I have embarked on what is probably my most challenging translation so far – of Leino’s 32 stanza “Hymyilevä Apollo” (“Smiling Apollo”). Its length is not its only challenge. It is one of Finland’s most cherished poems; its expression of universalist principles rooted in local identity easily runs the risk of sounding trite in translation; his metre – as so often – is fluid, and can sound clumsy in English. I’m trying to stick to the metre as closely as possible, but am departing from it slightly if to do so helps its English sound; and I am perhaps taking more liberties with accuracy than I often do.
Here’s a stanza from the middle of the poem that illustrates the challenge. I’ve kept to the metre (I think), except in the seventh line, where I’ve followed the pattern set by the preceding two. A semi-literal gloss runs something like this: Oh, happy the one who awaken/ those good forces would!/ Oh, people understand each other,/ so that you would not be hard!/ Why could we not all become one?/ And if one would break, the other would be there as support./ Oh, people respect one another!/ Thus great, great is our land. I hope the last line in English catches the most important thing, which is to state that what precedes it is the precondition for the land’s greatness.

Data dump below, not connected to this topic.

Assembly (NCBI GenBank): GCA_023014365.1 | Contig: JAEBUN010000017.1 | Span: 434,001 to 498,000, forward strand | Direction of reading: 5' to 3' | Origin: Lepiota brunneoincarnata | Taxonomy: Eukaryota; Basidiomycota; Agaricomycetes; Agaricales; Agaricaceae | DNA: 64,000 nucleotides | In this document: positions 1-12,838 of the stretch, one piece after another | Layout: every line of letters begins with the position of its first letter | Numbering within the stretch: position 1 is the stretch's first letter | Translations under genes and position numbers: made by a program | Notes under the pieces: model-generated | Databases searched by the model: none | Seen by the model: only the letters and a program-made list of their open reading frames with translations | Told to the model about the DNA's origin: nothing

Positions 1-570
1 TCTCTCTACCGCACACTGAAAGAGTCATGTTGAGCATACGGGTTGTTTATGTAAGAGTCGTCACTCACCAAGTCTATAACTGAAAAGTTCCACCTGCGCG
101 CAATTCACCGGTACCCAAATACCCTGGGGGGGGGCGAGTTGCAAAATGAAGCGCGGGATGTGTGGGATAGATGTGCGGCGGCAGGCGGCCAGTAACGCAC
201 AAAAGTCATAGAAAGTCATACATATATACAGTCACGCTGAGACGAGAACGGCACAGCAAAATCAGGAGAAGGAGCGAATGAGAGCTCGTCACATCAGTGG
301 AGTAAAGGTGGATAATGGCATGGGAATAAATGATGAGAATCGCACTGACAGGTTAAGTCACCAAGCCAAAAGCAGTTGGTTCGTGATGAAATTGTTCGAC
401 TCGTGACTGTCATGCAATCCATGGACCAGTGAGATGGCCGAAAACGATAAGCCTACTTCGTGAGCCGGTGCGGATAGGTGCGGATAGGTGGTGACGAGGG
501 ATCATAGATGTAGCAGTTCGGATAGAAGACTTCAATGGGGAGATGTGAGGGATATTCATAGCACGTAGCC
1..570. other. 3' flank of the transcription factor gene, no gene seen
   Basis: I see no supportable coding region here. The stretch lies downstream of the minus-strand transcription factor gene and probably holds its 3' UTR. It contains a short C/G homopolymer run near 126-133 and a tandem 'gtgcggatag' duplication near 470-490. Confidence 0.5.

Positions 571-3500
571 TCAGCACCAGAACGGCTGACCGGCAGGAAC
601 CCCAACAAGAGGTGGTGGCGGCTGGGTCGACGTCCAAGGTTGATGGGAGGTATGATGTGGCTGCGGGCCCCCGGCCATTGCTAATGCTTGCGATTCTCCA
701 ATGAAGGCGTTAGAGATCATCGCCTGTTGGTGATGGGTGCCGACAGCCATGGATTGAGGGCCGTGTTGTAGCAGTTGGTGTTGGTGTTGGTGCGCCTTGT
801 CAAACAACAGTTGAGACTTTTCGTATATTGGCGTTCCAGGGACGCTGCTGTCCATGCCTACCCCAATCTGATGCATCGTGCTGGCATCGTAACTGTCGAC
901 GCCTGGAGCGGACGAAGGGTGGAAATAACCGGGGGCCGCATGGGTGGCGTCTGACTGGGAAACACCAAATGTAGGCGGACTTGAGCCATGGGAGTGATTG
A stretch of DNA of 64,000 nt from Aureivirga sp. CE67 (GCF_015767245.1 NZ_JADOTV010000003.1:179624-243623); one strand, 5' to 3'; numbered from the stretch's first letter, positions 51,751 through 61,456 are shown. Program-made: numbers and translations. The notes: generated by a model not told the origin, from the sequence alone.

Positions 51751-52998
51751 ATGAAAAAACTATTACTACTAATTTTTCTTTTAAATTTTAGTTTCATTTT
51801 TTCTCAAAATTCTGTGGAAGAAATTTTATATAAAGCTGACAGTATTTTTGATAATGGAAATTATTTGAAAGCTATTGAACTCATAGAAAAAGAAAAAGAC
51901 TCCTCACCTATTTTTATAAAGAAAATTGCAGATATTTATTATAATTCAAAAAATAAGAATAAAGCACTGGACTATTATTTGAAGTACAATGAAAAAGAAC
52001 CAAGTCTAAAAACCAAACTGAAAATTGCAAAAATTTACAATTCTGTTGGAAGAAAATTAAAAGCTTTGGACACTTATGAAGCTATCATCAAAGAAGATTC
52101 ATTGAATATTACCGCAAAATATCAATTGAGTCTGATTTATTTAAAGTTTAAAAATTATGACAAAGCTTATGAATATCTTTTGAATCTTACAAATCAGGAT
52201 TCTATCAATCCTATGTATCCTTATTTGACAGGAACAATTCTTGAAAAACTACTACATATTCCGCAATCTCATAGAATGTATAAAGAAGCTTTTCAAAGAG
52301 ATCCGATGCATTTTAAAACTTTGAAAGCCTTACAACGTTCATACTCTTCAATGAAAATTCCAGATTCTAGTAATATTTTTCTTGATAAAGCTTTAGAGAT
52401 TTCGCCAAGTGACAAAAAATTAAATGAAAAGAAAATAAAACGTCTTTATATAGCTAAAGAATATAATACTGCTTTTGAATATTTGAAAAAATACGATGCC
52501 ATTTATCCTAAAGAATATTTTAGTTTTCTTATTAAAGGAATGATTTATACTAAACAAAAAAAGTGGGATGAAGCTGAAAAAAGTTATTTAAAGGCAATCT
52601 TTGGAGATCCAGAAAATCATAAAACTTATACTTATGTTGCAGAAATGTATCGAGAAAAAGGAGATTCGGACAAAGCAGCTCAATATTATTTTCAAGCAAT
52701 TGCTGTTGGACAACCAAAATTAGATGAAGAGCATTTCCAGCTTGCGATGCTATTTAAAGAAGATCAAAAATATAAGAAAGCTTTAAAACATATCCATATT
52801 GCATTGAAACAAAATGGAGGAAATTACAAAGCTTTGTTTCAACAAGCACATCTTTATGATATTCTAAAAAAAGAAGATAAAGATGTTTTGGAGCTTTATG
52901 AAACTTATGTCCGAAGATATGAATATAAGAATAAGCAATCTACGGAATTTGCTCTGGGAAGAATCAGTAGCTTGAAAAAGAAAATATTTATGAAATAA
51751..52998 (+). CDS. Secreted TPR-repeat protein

Oi, onnellinen, joka herättää
niitä voimia hyviä voisi!
Oi, ihmiset toistanne ymmärtäkää,
niin ette niin kovat oisi!
Miks emme me kaikki yhtyä vois?
Ja yksi jos murtuis, muut tukena ois.
Oi, ihmiset toistanne suvaitkaa!
Niin suuri, suuri on maa.
Oh, happy fortune shines on one who would
such a power benevolent waken!
Oh, sensitive be to each other you should,
so hearts aren’t for rocks mistaken!
Why can’t we division’s barriers breach?
Each other support, the little ones teach.
Oh honour the other, hatred withstand!
Great thus, great thus is our land.